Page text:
Maybe some of that helped. I hope!


Elefanza profile image

Elefanza 6 years ago from Somewhere in My Brain

Possibly. Right now, my mom's trying to get out of the condo by selling. The people that run the association are crooks and uptight about the most random things. For instance, my mom can't even plant a tomato plant "because this is a city." She lives in a midwest town in Ohio and it's definitely not the city. Near good old Cinci, in fact. Ha. So she has no reason to get double paned windows, I don't think...esp if she sells.

As for me, I will be sure to ask for help if the window unit goes out again. Thanks. :)


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Wesman Todd Shaw profile image

Wesman Todd Shaw 5 years ago from Kaufman, Texas Author

Well, I suppose I can let you advertise on my page.


Gideon great 4 years ago

Pls. how do i get all this book to buy it? For my use. am a plumber thank's


Wesman Todd Shaw profile image

Wesman Todd Shaw 4 years ago from Kaufman, Texas Author

What book?


sjdorsey@cox.net 3 years ago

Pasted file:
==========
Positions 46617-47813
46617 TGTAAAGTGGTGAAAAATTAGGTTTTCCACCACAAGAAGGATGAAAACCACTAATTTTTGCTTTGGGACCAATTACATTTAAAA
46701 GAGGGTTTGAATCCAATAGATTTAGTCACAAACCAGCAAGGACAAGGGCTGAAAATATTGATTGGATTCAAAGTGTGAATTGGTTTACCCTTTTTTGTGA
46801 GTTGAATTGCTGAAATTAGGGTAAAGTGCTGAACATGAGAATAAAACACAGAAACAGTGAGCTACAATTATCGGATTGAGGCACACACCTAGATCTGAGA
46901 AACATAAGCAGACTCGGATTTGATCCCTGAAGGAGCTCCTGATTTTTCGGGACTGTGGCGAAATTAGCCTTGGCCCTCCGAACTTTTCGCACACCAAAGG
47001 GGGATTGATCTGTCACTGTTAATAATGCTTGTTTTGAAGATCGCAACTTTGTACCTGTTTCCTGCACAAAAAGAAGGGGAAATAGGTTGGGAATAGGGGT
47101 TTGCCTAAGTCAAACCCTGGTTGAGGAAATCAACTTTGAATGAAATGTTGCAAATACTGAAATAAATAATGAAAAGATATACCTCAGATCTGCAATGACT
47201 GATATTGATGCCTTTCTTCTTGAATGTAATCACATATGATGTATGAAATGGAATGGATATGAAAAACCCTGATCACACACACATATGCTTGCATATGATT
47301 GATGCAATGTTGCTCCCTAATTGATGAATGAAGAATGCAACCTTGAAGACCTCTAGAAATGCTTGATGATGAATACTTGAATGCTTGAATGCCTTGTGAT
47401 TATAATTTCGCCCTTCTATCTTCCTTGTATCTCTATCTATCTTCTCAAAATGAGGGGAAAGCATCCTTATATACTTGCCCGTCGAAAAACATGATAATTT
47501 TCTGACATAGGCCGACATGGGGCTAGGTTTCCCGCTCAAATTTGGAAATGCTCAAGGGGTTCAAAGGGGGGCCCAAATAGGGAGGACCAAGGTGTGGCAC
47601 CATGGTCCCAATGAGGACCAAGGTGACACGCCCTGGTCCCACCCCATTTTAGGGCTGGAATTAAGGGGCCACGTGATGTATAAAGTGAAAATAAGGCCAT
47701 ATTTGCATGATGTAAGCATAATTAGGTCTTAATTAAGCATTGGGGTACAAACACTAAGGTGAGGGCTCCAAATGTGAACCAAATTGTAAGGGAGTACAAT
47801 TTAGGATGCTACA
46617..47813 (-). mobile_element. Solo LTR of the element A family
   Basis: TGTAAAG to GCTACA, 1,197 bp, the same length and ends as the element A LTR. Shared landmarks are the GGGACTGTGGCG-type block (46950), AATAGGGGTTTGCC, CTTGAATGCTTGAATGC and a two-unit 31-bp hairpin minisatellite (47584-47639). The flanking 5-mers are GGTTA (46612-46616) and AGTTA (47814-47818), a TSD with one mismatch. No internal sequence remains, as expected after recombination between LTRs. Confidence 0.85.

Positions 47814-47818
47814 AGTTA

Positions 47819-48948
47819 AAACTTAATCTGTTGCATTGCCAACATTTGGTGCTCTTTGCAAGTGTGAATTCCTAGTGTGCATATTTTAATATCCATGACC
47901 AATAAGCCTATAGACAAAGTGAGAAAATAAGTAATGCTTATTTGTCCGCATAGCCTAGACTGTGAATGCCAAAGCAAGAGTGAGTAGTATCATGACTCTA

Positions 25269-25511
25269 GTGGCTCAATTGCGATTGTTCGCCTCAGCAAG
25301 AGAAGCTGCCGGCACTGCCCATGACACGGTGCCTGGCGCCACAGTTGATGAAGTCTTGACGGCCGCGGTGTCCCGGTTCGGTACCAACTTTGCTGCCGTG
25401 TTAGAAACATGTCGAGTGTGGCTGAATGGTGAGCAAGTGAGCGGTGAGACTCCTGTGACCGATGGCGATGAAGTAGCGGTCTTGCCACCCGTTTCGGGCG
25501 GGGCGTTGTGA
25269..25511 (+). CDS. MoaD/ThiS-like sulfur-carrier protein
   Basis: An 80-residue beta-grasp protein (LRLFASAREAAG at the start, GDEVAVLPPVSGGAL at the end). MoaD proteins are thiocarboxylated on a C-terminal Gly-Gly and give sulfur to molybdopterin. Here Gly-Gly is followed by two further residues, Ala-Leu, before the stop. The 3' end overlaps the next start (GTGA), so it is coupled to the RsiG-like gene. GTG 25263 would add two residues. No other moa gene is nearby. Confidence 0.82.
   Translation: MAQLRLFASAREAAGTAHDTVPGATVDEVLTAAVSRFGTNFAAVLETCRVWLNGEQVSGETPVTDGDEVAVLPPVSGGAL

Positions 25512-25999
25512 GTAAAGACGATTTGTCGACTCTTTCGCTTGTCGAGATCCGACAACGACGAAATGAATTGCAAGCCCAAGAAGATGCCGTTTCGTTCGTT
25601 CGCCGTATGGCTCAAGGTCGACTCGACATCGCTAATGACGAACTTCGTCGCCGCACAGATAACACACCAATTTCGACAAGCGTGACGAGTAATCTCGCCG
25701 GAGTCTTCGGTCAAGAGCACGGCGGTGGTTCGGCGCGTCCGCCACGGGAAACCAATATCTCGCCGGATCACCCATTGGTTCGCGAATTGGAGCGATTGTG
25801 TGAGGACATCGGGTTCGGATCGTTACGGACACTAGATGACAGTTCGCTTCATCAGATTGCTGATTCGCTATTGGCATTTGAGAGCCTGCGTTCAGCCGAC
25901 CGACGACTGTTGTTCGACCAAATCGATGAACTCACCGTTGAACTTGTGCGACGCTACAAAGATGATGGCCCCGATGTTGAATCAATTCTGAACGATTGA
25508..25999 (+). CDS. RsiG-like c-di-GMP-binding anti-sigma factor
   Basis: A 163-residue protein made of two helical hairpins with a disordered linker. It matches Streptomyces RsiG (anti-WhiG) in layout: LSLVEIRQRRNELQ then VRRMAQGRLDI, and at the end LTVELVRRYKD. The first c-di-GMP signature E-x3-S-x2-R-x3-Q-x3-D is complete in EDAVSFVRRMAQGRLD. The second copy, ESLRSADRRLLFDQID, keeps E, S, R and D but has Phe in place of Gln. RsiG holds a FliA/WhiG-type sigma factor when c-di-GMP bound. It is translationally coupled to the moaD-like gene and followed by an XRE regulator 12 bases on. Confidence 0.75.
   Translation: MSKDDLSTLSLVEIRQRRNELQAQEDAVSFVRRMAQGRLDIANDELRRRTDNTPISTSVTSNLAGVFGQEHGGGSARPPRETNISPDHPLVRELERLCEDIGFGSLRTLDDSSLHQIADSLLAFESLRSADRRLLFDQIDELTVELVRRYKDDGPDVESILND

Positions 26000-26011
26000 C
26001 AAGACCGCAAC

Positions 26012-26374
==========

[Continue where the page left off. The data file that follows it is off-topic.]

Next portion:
Heat pumps in temps warmer or higher than 45-50 degrees..MIGHT be ok..BUT, modern times, NOW, in Virginia, winter temps down as low as mid to high TEENS ...Heat pumps DO NOT work with a fig..

THEN, the placement of the registers by windows and doors..ALL that warm air, coming out of vents..turns cold from any drafts from windows/doors..(EVEN though, you have winterized them properly).

CLosing off fireplace/or plugging it..DOnt keep out cold drafts either..Been there, done that too..

GO back to Steam heat/radiators, ..coal or something for pete sakes..MOdern way of heating is retarded..


Wesman Todd Shaw profile image

Wesman Todd Shaw 3 years ago from Kaufman, Texas Author

Sounds like you might have employed a less than terrific contractor, Sir. I wonder how many KWs of electric heat are in your furnace?

Or...heat pumps can and sometimes are installed with a gas furnace, which in your area would probably be the more likely way to go about it.

The heat pump heat isn't meant to keep your home warm in the conditions you are describing - it is meant to keep your home warm for less money in less cold temps, the "emergency" heat should always kick on when the heat pump (primary heat) isn't able to keep up with demand.